Bridge to Nowhere’s sinking ramps need a face lift

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Bridge to Nowhere’s sinking ramps need a face lift

Settlement has resulted in 6- to 8-inch drops
At least one diver found use for the north end of the U.S. Highway 160 interchange, the so-called “Bridge to Nowhere.” The project is suffering from settling problems and work to repair issues will begin Monday.
A steel plate on the expansion joint on the north end of the U.S. Highway 160 interchange, widely known as the Bridge to Nowhere, shows some of the settling issues.
Wilson Gulch Road will eventually connect to the roundabout at the north end of the U.S. Highway 160 interchange, located near Farmington Hill.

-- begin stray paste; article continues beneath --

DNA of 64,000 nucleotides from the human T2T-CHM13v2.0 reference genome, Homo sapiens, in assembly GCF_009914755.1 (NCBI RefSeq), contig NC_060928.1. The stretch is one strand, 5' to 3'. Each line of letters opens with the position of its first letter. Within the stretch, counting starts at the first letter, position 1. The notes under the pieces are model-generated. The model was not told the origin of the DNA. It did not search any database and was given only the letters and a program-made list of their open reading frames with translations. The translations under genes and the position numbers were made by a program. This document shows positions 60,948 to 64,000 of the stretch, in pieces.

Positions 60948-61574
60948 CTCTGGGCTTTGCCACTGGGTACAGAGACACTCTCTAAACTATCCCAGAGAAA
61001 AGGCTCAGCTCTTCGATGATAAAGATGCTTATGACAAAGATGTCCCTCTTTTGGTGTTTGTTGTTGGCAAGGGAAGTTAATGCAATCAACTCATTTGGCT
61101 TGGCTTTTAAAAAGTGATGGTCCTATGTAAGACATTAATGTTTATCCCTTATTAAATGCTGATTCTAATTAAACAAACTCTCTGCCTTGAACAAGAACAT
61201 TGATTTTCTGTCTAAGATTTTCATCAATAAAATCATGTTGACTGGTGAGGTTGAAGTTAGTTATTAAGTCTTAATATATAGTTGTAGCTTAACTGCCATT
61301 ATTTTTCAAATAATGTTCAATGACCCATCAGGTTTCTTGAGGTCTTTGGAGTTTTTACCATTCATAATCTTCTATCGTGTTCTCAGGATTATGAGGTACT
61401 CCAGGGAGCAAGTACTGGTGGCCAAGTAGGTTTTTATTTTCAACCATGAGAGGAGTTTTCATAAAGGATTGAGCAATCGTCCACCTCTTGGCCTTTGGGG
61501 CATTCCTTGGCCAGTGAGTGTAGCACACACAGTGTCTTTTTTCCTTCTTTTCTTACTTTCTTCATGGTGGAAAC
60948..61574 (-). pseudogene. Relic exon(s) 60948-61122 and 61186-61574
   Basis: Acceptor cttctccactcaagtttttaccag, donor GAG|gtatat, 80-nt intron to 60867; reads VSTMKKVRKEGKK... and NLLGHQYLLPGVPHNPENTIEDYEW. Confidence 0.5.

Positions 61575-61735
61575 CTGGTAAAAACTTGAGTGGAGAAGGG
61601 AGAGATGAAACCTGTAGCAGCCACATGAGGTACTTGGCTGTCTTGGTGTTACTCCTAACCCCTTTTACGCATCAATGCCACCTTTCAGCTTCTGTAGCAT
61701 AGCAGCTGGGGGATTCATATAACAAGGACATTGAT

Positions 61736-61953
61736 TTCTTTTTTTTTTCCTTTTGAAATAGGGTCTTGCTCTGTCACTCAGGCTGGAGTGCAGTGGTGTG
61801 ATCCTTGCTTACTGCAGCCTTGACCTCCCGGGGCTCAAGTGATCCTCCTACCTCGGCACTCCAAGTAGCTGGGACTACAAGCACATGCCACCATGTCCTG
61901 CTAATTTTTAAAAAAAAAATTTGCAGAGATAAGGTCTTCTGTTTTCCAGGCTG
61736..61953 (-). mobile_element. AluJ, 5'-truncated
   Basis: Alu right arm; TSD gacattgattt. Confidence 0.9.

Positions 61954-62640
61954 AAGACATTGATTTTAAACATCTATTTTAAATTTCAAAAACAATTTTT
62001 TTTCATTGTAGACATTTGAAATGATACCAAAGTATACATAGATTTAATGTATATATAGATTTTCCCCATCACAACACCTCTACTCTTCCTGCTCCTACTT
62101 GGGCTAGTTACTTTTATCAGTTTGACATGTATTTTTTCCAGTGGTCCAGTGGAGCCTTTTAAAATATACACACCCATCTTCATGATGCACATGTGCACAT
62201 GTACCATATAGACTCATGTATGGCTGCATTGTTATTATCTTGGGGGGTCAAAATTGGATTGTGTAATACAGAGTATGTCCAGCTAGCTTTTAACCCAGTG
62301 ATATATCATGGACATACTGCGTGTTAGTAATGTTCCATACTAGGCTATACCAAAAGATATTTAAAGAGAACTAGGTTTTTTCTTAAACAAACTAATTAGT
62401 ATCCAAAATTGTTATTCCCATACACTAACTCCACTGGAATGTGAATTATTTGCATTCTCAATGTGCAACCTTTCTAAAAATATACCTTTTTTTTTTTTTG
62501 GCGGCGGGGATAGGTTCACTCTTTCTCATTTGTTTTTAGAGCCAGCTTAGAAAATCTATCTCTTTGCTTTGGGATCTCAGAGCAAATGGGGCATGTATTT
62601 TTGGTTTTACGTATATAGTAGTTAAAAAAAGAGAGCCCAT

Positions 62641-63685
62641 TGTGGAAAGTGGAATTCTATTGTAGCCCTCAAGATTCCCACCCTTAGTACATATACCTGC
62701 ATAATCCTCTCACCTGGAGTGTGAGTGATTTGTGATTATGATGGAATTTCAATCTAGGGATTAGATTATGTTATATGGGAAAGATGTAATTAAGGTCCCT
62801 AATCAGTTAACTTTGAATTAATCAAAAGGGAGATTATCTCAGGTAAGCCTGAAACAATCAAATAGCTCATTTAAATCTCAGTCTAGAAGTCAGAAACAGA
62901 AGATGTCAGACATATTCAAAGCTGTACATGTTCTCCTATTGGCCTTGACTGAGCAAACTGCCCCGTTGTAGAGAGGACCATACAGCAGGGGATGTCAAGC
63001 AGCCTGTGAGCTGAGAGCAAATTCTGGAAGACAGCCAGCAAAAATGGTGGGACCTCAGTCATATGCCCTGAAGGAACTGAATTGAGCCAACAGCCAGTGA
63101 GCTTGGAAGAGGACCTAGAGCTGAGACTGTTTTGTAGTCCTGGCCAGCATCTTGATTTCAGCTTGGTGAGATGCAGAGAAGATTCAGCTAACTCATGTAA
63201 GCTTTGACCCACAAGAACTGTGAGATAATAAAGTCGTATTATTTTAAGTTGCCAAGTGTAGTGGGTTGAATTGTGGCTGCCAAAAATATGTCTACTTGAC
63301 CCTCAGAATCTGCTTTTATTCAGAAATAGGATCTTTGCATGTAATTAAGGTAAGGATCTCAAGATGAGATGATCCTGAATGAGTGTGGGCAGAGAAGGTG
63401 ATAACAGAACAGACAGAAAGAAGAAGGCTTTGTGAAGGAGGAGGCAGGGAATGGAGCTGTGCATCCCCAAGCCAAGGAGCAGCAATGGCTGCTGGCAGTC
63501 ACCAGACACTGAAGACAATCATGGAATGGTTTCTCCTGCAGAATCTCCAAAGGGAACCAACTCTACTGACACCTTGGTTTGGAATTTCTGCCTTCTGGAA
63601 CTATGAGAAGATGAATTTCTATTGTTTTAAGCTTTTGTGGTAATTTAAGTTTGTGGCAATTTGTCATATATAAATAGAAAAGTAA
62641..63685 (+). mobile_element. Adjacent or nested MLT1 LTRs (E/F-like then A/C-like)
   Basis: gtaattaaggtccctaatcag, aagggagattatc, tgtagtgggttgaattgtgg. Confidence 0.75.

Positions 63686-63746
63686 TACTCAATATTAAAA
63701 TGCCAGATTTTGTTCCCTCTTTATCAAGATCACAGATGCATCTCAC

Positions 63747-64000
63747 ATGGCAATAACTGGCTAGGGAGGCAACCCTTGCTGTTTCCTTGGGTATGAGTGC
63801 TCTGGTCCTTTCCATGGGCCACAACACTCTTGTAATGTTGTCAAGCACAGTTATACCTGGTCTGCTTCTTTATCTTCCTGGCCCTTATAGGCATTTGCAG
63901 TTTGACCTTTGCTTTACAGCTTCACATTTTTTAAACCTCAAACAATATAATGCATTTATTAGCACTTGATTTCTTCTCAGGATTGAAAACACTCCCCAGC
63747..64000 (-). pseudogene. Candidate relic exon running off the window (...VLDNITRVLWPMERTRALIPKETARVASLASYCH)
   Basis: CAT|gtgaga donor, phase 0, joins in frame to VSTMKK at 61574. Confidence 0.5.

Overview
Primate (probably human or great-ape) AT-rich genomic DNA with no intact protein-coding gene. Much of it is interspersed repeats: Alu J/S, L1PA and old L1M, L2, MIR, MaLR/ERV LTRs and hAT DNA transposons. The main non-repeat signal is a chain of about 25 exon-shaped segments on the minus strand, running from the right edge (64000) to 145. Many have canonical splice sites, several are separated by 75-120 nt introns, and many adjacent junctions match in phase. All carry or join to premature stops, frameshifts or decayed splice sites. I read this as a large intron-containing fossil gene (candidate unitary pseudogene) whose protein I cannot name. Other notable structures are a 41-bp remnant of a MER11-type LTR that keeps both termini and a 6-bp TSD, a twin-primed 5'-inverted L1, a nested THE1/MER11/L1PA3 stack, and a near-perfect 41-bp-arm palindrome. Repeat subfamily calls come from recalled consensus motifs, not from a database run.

The so called Bridge to Nowhere – going over U.S. Highway 160 in Grandview, east of Durango during construction in 2009 – earned its popular moniker because it failed to link any existing roads.

Bridge to Nowhere’s sinking ramps need a face lift

At least one diver found use for the north end of the U.S. Highway 160 interchange, the so-called “Bridge to Nowhere.” The project is suffering from settling problems and work to repair issues will begin Monday.
A steel plate on the expansion joint on the north end of the U.S. Highway 160 interchange, widely known as the Bridge to Nowhere, shows some of the settling issues.
Wilson Gulch Road will eventually connect to the roundabout at the north end of the U.S. Highway 160 interchange, located near Farmington Hill.
The so called Bridge to Nowhere – going over U.S. Highway 160 in Grandview, east of Durango during construction in 2009 – earned its popular moniker because it failed to link any existing roads.
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